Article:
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Quantum Computation by Local Measurement

Quantum Computation by Local Measurement

When May 14, 2014
from 02:00 pm to 03:30 pm
Speaker Tzu-Chieh Wei
Speaker Information C.N. Yang Institute for Theoretical Physics State University of New York at Stony Brook
Where 1311 HN
Contact Name Mark Hillery
Contact Email
Contact Phone 212-772-5253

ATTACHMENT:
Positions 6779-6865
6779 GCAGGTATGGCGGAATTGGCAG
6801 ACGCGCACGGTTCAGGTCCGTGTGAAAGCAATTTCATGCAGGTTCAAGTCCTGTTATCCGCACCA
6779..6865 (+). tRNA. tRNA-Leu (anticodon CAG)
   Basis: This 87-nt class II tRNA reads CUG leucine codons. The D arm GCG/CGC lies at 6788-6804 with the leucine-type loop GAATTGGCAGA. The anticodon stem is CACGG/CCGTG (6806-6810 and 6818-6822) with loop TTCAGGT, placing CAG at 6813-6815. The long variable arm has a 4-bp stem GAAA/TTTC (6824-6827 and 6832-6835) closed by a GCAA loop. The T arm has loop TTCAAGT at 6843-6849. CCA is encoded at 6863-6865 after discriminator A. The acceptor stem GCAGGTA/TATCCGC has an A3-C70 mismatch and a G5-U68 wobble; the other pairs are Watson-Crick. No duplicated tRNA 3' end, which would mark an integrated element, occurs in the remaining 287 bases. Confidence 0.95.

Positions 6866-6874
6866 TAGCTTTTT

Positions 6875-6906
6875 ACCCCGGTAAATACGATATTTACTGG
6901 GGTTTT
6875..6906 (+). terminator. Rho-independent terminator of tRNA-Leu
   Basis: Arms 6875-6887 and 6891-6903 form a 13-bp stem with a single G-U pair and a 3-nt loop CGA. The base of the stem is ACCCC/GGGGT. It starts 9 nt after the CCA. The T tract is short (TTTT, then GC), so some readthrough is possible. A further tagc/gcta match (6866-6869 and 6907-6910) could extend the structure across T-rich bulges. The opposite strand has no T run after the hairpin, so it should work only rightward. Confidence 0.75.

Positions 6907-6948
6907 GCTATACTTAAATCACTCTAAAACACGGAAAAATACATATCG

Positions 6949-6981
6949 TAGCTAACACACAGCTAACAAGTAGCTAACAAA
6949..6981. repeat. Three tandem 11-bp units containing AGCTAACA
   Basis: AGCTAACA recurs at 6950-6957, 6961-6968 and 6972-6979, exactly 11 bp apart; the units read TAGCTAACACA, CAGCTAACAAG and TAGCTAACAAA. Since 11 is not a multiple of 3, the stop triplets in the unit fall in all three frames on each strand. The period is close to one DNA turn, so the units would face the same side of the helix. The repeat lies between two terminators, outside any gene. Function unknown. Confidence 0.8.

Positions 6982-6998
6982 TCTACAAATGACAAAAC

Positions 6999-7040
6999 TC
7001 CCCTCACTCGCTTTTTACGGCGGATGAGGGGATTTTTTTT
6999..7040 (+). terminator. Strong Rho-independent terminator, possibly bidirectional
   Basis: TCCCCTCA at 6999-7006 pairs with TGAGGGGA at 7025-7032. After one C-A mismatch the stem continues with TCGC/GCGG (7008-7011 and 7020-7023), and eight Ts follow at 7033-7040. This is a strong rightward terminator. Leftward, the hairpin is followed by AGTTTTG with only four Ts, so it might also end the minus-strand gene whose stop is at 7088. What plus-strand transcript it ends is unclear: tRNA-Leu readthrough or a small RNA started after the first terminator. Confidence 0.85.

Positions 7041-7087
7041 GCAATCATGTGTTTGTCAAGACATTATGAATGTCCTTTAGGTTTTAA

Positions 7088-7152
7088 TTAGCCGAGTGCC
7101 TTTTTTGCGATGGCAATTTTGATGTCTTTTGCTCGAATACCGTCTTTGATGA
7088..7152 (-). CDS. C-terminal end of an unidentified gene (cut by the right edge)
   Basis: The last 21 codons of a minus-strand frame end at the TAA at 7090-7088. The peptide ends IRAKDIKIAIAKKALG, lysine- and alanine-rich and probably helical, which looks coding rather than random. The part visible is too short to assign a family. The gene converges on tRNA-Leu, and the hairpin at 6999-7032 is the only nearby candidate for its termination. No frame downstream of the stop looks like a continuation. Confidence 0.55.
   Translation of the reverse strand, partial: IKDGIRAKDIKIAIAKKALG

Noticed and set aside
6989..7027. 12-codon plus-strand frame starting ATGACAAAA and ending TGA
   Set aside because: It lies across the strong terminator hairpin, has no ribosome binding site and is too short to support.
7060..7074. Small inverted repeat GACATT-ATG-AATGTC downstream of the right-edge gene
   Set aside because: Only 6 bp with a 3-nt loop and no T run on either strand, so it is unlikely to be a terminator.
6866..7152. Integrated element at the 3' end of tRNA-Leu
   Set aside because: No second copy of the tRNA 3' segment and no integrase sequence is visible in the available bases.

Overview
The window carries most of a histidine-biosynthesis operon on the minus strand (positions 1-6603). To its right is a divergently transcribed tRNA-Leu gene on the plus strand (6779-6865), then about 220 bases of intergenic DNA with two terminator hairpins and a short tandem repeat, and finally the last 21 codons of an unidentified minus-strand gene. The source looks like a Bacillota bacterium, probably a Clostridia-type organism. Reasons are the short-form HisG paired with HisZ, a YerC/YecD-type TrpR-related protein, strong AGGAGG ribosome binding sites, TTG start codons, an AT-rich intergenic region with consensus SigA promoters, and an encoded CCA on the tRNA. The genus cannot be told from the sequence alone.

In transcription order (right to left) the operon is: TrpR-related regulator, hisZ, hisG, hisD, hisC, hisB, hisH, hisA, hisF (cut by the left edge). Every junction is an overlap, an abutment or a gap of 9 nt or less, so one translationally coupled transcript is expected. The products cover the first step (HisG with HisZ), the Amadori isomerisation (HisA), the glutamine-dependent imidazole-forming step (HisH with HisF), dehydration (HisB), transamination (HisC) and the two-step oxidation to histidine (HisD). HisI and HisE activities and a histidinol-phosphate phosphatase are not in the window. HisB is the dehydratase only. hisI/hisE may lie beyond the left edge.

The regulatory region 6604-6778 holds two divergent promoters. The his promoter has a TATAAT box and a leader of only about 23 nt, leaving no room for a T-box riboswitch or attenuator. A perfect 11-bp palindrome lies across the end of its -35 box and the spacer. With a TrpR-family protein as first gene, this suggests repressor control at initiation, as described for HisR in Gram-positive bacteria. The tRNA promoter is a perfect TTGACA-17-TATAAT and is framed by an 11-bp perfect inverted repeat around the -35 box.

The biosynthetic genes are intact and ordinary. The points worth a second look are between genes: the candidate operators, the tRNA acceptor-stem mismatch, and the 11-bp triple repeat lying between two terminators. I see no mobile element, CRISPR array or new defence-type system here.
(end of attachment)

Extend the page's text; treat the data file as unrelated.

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The empirical law of Gordon Moore describes the doubling of the transistor number roughly every two years and is a surprisingly good approximation of how the semiconductor technology has evolved over the past few decades. But if the trend continues, Moore's law will break down when the size of a transistor approaches that of an atom, where quantum effects dominate. Quantum computation, as envisioned by Feynman, is thus a necessary and inevitable technology to pursue. In this talk, I will give an overview of what a quantum computer is, and how we understand it from different models of quantum computation. I will focus more on one particular model, namely, the measurement-based model of quantum computation. It is very different from what we usually think of quantum mechanics---the unitary evolution, but uses an important ingredient of it, i.e., measurement. A measurement-based quantum computer, also known as a one-way quantum computer, exploits many-body quantum entanglement and requires only the ability to measure local observables and achieves the same computational power as other models of quantum computer. I will also describe our effort in searching for the desired quantum entangled states that serve as the universal resource. In particular, these resource states can arise from ground states of certain quantum antiferromagnet. Moreover, for certain spin models, even thermal states are useful for quantum computation.

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